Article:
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For hundreds of years, Chinese cooking has been defined by the intermingling of flavours through fine chopping. The product of a frugal peasant culture, chopping ingredients to small enough pieces that the flavours of each ingredient can meld with the others and the pieces could cook quickly in order to make the most of scarce fuel has led to the creation of a unique vocabulary for styles of cutting and the shapes it can produce. It also meant that Chinese culture never had to develop the cumbersome utensils with which Westerners hack and saw away at larger lumps of meat and vegetables. An elegant pair of chopsticks were more than adequate to the task.

The Chinese have been using chopsticks since at least 1,200BCE and possibly as far back as 3,000BCE, when they were most likely used exclusively as cooking utensils. It is thought that their use for eating was adapted in around 400BCE, the evolution coming about thanks to a population explosion putting pressure on resources and forcing cooks to develop ways of making the most of what they had. Thus they began chopping food into smaller pieces that could be cooked fast, requiring less cooking fuel and wasting nothing. It also happened to be perfect for the pincer grip of chopsticks.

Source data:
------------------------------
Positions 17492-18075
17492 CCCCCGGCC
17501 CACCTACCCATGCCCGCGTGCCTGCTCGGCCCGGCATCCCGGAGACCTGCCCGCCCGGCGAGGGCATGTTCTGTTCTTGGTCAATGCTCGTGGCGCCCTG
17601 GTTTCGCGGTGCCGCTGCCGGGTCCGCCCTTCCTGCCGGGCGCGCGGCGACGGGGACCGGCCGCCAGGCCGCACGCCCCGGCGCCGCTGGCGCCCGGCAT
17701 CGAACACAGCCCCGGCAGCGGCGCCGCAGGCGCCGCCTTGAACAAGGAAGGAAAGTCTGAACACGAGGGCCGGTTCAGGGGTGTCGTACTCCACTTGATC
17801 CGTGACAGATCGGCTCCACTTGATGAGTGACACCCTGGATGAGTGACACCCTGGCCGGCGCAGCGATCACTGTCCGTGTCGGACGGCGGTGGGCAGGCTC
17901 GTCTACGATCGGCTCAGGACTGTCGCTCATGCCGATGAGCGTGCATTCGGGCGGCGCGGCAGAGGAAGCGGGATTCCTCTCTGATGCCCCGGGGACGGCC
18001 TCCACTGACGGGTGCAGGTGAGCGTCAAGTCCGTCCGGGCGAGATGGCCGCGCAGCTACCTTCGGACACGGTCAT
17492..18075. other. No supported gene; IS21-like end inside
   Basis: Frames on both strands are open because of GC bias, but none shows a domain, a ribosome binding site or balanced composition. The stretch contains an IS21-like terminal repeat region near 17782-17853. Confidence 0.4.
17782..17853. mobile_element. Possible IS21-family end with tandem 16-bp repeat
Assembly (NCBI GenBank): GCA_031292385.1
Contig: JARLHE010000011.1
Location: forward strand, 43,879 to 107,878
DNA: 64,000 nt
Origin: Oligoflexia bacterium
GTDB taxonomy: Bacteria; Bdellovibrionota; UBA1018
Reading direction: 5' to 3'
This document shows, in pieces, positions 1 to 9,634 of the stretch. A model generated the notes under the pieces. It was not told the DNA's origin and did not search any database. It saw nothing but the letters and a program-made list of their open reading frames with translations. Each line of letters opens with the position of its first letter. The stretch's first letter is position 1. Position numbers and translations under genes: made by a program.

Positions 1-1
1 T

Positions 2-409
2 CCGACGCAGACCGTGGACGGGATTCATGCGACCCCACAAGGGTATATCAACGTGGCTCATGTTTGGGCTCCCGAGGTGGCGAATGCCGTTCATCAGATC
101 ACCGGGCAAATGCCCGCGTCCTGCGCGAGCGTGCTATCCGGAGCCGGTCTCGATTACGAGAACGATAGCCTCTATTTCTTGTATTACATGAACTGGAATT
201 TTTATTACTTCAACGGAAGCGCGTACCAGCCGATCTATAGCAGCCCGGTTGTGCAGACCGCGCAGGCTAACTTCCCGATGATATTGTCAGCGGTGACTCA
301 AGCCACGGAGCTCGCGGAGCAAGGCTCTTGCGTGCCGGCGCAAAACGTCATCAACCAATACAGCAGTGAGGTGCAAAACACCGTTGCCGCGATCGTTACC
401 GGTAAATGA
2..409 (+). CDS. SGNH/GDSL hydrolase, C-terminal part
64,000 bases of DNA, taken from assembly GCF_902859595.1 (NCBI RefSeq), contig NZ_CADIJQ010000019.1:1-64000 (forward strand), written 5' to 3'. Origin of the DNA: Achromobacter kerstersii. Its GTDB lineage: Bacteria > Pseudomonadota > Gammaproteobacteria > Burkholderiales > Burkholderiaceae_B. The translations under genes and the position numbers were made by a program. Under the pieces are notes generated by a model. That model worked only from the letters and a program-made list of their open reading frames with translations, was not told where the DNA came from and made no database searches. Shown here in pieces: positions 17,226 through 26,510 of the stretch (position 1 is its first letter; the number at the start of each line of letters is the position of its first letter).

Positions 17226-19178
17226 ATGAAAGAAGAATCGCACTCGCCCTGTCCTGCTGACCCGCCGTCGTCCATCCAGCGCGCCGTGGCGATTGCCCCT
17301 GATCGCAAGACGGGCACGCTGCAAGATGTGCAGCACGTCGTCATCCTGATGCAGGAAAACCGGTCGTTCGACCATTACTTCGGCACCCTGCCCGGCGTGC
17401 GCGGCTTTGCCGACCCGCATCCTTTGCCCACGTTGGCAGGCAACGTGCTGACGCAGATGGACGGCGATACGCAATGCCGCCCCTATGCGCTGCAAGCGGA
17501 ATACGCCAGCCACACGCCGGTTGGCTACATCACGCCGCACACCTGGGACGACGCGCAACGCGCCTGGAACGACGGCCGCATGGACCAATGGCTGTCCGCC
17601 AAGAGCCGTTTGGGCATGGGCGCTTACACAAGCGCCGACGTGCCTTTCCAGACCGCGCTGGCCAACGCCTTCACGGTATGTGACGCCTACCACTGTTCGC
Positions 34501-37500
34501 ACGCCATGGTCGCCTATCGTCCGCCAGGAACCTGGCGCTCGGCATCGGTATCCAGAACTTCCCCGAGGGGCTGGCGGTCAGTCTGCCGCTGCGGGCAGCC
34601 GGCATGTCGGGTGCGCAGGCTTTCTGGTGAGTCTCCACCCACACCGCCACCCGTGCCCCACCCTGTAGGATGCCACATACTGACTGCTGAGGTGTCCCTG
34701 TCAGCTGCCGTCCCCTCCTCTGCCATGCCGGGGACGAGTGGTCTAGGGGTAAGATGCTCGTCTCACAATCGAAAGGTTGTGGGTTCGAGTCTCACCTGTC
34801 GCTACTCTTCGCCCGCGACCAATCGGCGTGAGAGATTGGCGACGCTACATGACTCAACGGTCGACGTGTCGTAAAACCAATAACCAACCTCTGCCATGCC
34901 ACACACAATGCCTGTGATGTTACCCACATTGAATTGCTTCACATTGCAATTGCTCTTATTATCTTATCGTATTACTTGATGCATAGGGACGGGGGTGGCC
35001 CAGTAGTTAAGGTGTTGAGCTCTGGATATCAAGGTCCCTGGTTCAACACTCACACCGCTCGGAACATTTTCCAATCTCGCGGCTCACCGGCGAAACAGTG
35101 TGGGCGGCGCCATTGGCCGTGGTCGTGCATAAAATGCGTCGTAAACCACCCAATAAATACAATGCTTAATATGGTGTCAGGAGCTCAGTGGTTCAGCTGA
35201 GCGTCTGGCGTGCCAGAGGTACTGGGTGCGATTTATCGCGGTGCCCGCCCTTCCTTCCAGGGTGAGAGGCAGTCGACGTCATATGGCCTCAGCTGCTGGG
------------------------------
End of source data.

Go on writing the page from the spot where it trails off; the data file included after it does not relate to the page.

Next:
But the transformation became deeper than a matter of mere convenience and economics. While the practice of fine chopping extends the amount of labour needed before sitting down at the table, it buys fast cooking time and also reduces the amount of labour required to be performed at the table.

This trend was regarded very favourably by Confuscious, a vegetarian who believed that sharp utensils at the table evoked the slaughterhouse, turning the experience of dining into a form of barbaric butchery. He also felt that the sharp points of knives evoked violence and warfare, a mood at odds with the peace and harmony that should reign during meals.

The History of Chopsticks

Chopsticks can be classified into according to what they are made from, including wood, metal, bone, stone and compound materials such as ceramics. Some are even made of stone, such as jade, while of course these days, one must add plastic to the mix. Bamboo and wooden chopsticks are the most popular ones used in Chinese homes, although one of the earliest records of chopsticks refer to Zhou, the last king of the Shang Dynasty (around 1100 BCE), who had his own ivory set. Some 1,300 years later, lacquer chopsticks emerged during the Western Han dynasty, while gold and silver chopsticks became popular in the Tang Dynasty (618 — 907CE).

By 500CE, the practice had spread throughout Asia, especially to Japan, Korea and Vietnam. Cambodia and Thailand adopted the chopstick too, but reserves them for noodle dishes such as kuy teav.

Of course, chopsticks do not exist in isolation. They wouldn’t be possible without the other iconic instruments of Chinese cooking, namely the wok and the tou, the single wieldy, wide-bladed knife that can substitute for the entire armoury of knives one might find in a French kitchen.

Incidentally, there is such a condition as a phobia of chopsticks. It’s called consecotaleophobia. Happily, we don’t know any sufferers.